Norwegian jury placement
Norwegian jury member Per Sundnes made comments on NRK preview show Adresse Kiev on 17 April 2017 against Irish representative Brendan Murray, saying: "It's been a long time since they've gotten up and I do not think they'll do it again. They try the same formula year after year." The comments were not welcomed by the Irish delegation, who subsequently reported the matter to the EBU.
The Irish Independent reported on 8 May that Sundnes had been replaced due to an alleged breach in jury rules. Commenting on the decision, the Head of Delegation for Ireland, Michael Kealy, said: "I'm glad that the European Broadcasting Union have reacted swiftly to this situation and that all jury members are impartial. It's only fair that each song in the Eurovision Song Contest is judged on its individual merits on the night." Sundnes was subsequently replaced by Erland Bakke.
Sundnes stated in an interview with Verdens Gang on 9 May: "I do not know anything about the jury stuff, just that I'm not [in it]. It was not really surprising. The same thing happened in Sweden last year with the Swedish professional jury."
NRK admits that they made a mistake by letting Sundnes sit in both the professional jury and the judging panel of Adresse Kiev. However, when they were informed by the EBU that this was against the rules, they rectified the situation quickly. Project manager for Melodi Grand Prix, Stig Karlsen, stated: "We have received some concerns from several teams that Per has been in the jury, while at the same time he has been meaningful in the program. Therefore, we took a new assessment.".
Estonian technical issues
On 11 May 2017, during the transmission of the second semi-final, the microphone of the Estonian representative seemed to have malfunctioned as singer Laura Põldvere could not be heard for approximately two seconds by viewers at home. It was later revealed that the Estonian delegation considered appealing to the EBU to allow Laura and Koit Toome to perform their entry "Verona" again as a result of the error, but later decided against it. Mart Normet, the Head of Delegation for Estonia, explained "If there has been such a powerful performance for three minutes and given an absolute maximum, then this energy again does not come back when you go on stage again". The EBU responded to the situation, reportedly describing the error as purely technical, as the microphone was supposed to automatically come on. Instead, a sound technician was forced to respond by manually switching on the microphone via the sound desk. The country ultimately failed to reach the grand final, with Põldvere expressing her annoyance, however stating "I do not think it’s so tremendously influenced when a few words remain unheard".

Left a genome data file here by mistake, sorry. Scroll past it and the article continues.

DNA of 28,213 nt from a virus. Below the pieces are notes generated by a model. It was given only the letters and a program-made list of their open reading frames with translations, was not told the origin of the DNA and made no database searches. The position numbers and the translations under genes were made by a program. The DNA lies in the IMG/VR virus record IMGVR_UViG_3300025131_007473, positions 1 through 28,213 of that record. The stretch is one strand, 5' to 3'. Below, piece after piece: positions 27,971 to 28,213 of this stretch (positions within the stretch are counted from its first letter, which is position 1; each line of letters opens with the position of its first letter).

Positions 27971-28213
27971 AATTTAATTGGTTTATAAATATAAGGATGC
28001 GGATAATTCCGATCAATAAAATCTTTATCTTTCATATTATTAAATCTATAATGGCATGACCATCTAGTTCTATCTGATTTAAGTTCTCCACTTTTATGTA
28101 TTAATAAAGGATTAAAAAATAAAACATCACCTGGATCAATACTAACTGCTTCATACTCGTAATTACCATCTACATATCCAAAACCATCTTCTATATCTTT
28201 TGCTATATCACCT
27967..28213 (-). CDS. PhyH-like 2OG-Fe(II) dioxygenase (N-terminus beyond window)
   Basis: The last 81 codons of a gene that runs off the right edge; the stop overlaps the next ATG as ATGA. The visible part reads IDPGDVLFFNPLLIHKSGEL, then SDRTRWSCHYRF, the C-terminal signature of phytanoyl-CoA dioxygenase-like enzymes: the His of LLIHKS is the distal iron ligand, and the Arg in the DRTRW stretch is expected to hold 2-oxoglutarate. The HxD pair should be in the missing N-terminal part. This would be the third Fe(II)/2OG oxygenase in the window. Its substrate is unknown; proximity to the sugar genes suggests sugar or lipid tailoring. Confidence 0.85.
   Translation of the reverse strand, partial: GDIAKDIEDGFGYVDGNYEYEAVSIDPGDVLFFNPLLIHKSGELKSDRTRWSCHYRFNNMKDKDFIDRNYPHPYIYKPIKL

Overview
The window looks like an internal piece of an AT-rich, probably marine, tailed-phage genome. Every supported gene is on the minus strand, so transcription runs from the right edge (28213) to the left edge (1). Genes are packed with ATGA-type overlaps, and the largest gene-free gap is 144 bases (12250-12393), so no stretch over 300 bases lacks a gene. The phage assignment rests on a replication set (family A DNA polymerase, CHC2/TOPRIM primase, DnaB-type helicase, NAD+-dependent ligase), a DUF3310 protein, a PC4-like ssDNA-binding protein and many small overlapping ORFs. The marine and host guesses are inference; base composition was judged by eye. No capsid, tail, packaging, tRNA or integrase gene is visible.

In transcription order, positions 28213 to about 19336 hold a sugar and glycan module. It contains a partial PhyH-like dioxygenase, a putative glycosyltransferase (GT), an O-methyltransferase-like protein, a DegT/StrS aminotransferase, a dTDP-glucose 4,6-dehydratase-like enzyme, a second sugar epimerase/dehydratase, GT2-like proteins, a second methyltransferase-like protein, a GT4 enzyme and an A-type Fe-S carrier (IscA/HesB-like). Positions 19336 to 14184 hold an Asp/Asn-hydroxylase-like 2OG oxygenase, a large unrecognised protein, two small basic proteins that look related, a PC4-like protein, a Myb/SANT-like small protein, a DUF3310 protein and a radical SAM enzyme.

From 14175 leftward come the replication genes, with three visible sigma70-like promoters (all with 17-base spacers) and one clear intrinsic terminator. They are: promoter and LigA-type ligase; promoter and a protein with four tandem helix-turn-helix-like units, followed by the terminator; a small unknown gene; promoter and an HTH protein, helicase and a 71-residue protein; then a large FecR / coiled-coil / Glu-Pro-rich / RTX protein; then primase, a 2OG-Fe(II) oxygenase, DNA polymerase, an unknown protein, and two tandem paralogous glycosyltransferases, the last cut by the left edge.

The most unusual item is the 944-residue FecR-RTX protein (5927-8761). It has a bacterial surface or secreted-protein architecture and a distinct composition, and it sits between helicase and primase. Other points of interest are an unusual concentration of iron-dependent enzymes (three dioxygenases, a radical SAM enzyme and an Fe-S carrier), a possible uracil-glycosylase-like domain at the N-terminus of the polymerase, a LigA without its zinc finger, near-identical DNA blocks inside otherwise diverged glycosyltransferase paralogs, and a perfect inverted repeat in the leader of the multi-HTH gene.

Salvador Sobral's political message
Portugal's representative, Salvador Sobral drew attention to the European migrant crisis by turning up to the first semi-final winners' press conference in an "S.O.S. Refugees" shirt. "If I'm here and I have European exposure, the least thing I can do is a humanitarian message", Sobral said. "People come to Europe in plastic boats and are being asked to show their birth certificates in order to enter a country. These people are not immigrants, they're refugees running from death. Make no mistake. There is so much bureaucratic stuff happening in the refugee camps in Greece, Turkey and Italy and we should help create legal and safe pathways from these countries to their destiny countries", he added, earning a round of applause. Later on, EBU ordered a ban so that he could not wear it for the remainder of the contest. The EBU explained that Sobral's jumper was used as a means of "political message," which violates the rules of the contest. However, Sobral argued in his winning press conference that it was not political, but a message of humanitarianism.
Jamala stage invasion
A performance by Jamala during the voting interval of the final was disrupted by a man draped in an Australian flag who invaded the stage and briefly mooned the audience before being removed by security. He was later identified as Ukrainian prankster Vitalii Sediuk. Following the incident the EBU released a statement reading: "A person took to the stage at the beginning of Jamala’s performance of I Believe in U at tonight’s Eurovision Song Contest in Kyiv. He was quickly removed from the stage by security and out of the arena. He is currently being held and questioned by the police at the venue police office." The last time an unauthorised person gained access to the stage was in 2010 when the Spanish performance was disrupted by Jimmy Jump.
- Media related Eurovision Song Contest 2017 at Wikimedia Commons
- News related Salvador Sobral wins Eurovision for Portugal at Wikinews.
- Official website
- Eurovision Song Contest 2017 CD at Amazon
- Eurovision Song Contest 2017 DVD at Amazon